We turn now to graveyard and cemetery monuments. The angel statue is ubiquitous in the graveyards on the monuments of the better off elements of society. There is a sense that such angels, though, tend to the sentimental and the cloyingly sweet, as in these examples above. There are conventional types, repeated over and over, the poses and mid-Victorian faces seen again and again. And yet, and yet, we are compelled to take these sculptures seriously, for the sheer quality of the carving. Look again at the example above on the left - you will need to click on it to see it properly – it falls squarely in the too-pretty category, and the idea of the long-haired young girl leaning sadly against her clasped hands is conventional, and time has taken away the surface of the limestone, and yet, the drapes alone put this work far above the average. The legs strain against the thin fabric, with the shape of the figure emphasised, the curves of drapery on the torso and around the arms give a complete harmoniousness, and the flutter of the drop fold behind at the base suggests the wind blowing against the otherwise still figure.

Below are several more examples of angel statues with fine drapery. That to the left, rather vertical, unusually for a cemetery monument, has the heavy classical skirt swept back to expose one leg in a light shift. By contrast, the upper garment forms a rather baroque fold under the arm. The second figure has a twisted shroud about a body of slender youthfulness, carefully studied, and giving a sense of motion arrested. Another finely twisted garment is in the third example, rather like on a Tanagra figurine, giving a sense of long, attenuated limbs to accompany the long wings. Second from the right we see a different type of folds, with the dress tightly round the legs, and more loosely about the torso to form a zig zag composition of lines. I wanted to show this example because it has the almost identical pose to our first example in the line above, but with a completely different evocation through the differences in the drapes. And to the far right, we have another tightly-bound figure, with complex, delicate creases to outline the form of the upper body and stomach, deepening to stronger folds across the front of the lower legs. How strange it looks to modern eyes to mingle this treatment with the pretty young face and coiffured hair.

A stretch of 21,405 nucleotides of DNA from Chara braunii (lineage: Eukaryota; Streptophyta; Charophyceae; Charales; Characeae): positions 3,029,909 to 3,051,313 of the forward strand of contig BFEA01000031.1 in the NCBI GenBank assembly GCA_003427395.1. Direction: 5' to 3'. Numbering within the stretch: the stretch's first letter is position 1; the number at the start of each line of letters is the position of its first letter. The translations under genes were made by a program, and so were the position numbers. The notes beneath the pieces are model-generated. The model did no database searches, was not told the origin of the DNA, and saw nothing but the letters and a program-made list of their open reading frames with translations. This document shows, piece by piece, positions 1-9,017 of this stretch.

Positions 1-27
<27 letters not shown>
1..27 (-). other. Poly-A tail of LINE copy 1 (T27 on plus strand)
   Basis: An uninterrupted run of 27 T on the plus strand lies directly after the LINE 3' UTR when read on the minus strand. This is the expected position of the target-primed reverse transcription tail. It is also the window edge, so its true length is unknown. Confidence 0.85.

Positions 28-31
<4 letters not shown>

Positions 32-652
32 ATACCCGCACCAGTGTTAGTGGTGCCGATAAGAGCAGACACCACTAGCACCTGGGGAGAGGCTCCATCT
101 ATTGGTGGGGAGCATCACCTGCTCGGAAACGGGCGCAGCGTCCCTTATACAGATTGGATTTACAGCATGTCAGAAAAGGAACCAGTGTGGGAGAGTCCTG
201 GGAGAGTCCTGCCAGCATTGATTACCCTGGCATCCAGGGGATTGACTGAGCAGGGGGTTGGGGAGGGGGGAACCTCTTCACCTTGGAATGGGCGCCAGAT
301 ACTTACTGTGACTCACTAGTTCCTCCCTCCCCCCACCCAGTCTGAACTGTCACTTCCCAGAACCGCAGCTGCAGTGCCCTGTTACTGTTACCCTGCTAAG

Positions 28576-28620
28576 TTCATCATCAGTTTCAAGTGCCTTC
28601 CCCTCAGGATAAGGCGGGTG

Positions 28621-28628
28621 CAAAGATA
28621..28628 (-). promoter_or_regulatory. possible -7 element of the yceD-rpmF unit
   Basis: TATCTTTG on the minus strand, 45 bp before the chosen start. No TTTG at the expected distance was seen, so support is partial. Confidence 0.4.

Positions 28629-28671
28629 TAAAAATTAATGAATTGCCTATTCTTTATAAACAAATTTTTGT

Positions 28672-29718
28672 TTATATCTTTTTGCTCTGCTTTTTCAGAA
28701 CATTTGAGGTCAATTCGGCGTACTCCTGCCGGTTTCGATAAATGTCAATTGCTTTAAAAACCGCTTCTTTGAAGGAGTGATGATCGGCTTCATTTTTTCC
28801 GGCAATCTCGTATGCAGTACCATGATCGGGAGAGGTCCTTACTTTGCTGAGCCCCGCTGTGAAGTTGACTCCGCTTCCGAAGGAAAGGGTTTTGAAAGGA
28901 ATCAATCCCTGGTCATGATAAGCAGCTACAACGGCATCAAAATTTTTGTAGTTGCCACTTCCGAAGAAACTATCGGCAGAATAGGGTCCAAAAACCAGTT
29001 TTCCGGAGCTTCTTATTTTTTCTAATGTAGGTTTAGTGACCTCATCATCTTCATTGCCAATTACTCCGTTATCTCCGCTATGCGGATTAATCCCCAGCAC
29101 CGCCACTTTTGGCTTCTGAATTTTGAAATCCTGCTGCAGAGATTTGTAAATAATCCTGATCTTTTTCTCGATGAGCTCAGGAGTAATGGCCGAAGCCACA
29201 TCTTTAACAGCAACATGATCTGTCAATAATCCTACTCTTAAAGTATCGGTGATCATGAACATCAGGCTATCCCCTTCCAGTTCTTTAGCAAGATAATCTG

Angels - drapery

We end with a few more sculptured angels in cemeteries. The reason for these ones is that unlike most monuments, whether in churches or museums or civic statues, by convention, cemetery monuments are allowed to decay naturally, or become smothered in foliage. It is sad that those who visit the great cemeteries in the future, no further away from our time than we are from the Victorians who set up most of our monumental angels, are likely to find little remains of these statues. But it is undeniable that the part-ruined statues of angels are among the most evocative images of the times.

Weathered angel statues.